Cuyamaca Rancho State Park More than half of this 25,000-acre park is classified as "wilderness", prohibiting all vehicles and bicycles. It remains a premier biking destination, with over 100 miles of trails drawing hikers, bikers and horsemen to pine forests, mountain streams and stands of oaks. Popular trails are the 5-mile Green Valley Loop, and Cuyamaca Peak Trail climbing to the 6,500-foot summit and breathtaking views of the Pacific Ocean, Mexico and the Colorado Desert. The museum has exhibits about gold mining, Native Americans and natural history.
Descanso Flower Gardens www.descanso.com
Secluded in a basin of the San Rafael hills, visitors find an elegant 22-room mansion and 160 acres of gardens containing over 100,000 plants including one of the world's largest displays of camellias. Highlights are a lake drawing migratory birds, Japanese waterfall garden, International Rosarium and an extensive performing arts program.
El Cajon www.ci.el-cajon.ca.us/links
Serving as pasture lands for mission padres in the early 1800's, it was discovered that this valley provided ideal climate for almost any crop and it became a flourishing produce center later in the century. Today the historic downtown is in steeped in art, home to over 200 restaurants, galleries, photography studios and music shops.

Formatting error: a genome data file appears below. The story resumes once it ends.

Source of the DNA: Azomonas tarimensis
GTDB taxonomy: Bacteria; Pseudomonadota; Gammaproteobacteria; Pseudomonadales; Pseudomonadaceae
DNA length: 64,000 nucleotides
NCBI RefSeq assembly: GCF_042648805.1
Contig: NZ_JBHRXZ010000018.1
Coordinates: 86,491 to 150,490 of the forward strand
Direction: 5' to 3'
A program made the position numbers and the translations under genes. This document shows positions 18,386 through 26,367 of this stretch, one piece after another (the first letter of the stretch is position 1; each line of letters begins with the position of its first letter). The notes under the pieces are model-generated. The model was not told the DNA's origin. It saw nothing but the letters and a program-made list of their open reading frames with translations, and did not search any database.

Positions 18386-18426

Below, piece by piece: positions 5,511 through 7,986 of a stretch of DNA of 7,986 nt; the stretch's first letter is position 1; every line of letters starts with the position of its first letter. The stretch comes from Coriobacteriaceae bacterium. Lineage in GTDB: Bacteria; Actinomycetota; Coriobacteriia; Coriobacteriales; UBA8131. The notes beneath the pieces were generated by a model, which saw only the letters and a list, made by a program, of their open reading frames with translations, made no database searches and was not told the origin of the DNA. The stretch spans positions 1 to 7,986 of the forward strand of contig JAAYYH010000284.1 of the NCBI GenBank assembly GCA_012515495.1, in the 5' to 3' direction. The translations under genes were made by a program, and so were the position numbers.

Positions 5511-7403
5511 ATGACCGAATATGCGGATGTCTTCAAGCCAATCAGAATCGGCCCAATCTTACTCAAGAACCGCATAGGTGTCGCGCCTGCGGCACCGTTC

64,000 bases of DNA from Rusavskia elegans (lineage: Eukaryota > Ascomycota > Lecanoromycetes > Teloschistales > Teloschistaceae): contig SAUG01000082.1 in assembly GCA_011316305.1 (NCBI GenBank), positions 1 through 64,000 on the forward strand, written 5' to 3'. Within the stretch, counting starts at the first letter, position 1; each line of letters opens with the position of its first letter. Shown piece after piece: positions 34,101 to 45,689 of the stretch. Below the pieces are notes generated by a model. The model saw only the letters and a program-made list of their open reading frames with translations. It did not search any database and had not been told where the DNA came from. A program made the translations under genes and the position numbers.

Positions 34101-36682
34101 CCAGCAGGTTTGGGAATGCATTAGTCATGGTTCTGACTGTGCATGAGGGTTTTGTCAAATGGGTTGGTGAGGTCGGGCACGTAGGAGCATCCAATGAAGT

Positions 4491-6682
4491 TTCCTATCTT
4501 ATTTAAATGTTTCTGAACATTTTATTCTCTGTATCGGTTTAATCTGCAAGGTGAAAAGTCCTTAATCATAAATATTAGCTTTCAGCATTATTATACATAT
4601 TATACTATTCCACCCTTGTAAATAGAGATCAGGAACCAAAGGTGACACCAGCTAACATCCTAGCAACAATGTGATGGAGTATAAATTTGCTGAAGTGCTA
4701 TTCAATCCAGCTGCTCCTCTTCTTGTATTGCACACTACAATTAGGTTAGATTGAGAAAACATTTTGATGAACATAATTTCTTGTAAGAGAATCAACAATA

Aerospace Museum www.aerospacemuseum.org
Devoted to the history of aviation and space flight, with a collection of more than 65 spacecraft and American and foreign aircraft, one highlight is the International Aerospace Hall of Fame.
Cajon Speedway www.cajonspeedway.com
Since 1961 race fans have enjoyed NASCAR racing as well as stockcar and motorcycle races here.
East County Performing Arts Center www.ecpac.com
Regularly offering top-name entertainers, dance troupes and jazz ensembles this intimate 1,140-seat theater features perfect acoustics.
Knox House Museum http://www.elcajonhistory.org
Originally part of an 1876 hotel, displays reflect life from 1895-1912. The historical focus of the city, each room features period artifacts.
Olaf Wieghorst Museum and Art Center www.wieghorstmuseum.org
Contains personal belongings and artifacts of the self-taught artist, a stickler for authenticity in representing the American West cowboy and his horse. Private collectors of his work include Presidents Eisenhower, Nixon, Reagan and Ford, J.P. Morgan, Roy Rogers and John Wayne.
Native American tribes inhabited this coastal area hugged by two lagoons when Spanish missionaries arrived in 1669. Today the city of cliffs, beaches and rolling hills boasts a championship golf course with panoramic ocean views, unbeatable surfing and terrific year-round climate. Downtown features historic architecture, sidewalk cafes and quaint shops. The San Elijo Lagoon Reserve provides refuge for almost 300 species of birds.